Water-based 3D screen demonstrated

Written by Paul Goodhead

July 5, 2010 | 11:37

Tags: #3d #concept

Companies: #bit-tech #nvidia

A team of researchers at Carnegie Mellon University in Pittsburgh, Pennsylvania have developed a novel way to render 3D images using an array of screens...made of water!

The screens are created by 50 computer controlled stainless steel needles which can drop up to 60 individual drops a second. These drops are then illuminated via a projector which gives the impressions of a solid screen.

An incredible level of precision is needed to make the four screens work in tandem, as the sets of needles have to dispense their droplets at slightly different times to ensure one set is not blocking the next.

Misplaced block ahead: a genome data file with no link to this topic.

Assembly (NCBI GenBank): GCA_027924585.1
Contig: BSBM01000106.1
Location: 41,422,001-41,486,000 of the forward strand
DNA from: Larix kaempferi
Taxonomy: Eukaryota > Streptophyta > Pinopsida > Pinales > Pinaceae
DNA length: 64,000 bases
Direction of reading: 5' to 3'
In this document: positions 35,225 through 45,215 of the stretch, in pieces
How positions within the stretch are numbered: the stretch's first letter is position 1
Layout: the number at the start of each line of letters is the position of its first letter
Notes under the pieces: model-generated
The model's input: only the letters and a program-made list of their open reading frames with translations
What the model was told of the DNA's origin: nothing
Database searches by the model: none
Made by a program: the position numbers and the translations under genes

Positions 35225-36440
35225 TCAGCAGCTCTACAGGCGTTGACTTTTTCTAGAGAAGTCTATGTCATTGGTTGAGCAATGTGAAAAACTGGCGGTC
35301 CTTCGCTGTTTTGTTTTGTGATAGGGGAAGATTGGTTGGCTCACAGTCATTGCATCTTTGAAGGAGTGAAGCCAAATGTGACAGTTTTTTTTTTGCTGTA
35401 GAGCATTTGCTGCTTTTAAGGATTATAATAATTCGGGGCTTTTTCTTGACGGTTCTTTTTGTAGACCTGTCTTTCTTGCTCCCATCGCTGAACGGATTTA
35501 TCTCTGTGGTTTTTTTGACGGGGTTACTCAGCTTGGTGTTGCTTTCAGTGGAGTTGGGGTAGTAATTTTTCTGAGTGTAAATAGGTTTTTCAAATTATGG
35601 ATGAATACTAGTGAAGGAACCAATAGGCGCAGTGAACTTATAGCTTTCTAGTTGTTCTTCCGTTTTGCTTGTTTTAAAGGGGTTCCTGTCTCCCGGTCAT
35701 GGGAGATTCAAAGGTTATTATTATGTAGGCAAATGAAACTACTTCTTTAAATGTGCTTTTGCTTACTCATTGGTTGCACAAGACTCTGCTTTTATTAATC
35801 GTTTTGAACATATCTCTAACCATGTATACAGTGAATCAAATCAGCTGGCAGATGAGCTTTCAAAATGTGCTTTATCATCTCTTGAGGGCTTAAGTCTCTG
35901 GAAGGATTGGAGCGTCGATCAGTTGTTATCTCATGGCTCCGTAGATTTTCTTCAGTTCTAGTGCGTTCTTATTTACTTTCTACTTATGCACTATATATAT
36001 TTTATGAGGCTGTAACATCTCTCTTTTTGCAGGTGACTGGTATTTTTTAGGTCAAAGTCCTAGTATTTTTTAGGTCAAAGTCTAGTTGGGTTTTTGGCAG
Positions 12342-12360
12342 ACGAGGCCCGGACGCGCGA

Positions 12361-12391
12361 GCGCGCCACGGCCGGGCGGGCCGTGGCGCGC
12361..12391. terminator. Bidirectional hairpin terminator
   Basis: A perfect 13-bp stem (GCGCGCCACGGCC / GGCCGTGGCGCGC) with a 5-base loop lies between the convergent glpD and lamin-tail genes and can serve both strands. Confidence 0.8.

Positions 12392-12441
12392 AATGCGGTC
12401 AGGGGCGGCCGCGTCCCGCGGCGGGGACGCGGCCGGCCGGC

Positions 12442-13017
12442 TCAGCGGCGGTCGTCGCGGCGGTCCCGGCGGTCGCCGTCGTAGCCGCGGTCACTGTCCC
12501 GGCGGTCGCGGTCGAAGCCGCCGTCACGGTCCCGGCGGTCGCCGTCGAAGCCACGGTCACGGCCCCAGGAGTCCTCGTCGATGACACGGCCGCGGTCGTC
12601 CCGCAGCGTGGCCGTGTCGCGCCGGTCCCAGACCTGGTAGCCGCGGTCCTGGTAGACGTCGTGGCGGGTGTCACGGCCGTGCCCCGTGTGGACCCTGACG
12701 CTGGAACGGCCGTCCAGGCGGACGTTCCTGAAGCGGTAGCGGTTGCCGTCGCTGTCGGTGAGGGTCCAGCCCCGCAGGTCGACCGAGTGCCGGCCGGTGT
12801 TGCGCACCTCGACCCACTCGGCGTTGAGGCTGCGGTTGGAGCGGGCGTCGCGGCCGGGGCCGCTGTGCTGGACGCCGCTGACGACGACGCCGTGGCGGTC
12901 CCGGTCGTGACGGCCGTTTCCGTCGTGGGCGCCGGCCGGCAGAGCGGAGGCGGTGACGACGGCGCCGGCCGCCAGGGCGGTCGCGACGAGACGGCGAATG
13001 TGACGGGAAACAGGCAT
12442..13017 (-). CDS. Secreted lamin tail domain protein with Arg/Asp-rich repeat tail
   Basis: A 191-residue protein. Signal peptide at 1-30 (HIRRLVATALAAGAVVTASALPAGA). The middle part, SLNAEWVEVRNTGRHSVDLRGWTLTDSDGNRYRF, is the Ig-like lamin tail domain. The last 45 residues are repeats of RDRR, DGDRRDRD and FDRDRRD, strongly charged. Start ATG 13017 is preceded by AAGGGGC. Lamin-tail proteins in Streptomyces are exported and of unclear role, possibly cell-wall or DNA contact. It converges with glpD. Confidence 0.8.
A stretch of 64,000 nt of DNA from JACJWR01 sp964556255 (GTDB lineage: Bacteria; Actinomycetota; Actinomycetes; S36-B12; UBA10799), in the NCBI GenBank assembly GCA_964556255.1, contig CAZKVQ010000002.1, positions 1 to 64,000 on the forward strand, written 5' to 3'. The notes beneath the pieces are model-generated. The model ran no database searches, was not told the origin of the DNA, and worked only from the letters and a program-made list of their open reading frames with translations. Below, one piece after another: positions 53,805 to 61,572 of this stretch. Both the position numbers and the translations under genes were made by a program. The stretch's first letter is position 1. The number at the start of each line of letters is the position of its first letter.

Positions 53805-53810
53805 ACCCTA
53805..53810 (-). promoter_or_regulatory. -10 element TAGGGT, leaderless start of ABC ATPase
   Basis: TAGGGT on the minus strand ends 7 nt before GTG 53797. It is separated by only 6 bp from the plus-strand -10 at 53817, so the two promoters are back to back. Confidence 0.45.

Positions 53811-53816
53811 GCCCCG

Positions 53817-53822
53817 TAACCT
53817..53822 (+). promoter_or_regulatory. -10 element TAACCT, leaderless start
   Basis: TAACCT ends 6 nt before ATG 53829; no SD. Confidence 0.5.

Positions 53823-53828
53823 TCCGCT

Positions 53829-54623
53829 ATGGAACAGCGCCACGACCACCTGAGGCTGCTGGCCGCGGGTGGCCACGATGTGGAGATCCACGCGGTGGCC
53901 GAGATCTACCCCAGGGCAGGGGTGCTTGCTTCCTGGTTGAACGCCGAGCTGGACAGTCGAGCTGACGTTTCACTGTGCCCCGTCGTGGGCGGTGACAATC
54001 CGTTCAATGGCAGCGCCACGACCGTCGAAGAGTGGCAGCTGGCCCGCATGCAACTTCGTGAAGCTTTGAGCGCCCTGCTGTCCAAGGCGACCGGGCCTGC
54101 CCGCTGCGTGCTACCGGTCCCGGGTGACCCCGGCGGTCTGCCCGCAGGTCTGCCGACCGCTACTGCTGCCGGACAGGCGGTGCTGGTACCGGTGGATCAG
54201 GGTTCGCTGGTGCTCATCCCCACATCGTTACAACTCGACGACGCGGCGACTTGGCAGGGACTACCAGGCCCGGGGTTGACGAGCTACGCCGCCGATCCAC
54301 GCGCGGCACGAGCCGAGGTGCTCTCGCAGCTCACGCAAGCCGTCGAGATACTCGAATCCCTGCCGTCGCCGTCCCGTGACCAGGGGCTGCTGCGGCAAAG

The development team have released a video showing the screen rendering a game of Tetris, though its obvious that the technology is currently in its infancy.

Its difficult to envisage actual usages for the technology, and its arguably more of a proof of concept exercise than a sure-fire commercial hit. The team did point out that the screen could be set up to use sterilised water, meaning it could be used in sterile environments such as operating theatres.

It also has the distinct advantage that it doesn't require 3D glasses to provide a 3D image.

Can you see any practical application of the technology or is this just a case of research for research's sake? Let us know your thoughts in the forums.

(via Gizmodo)
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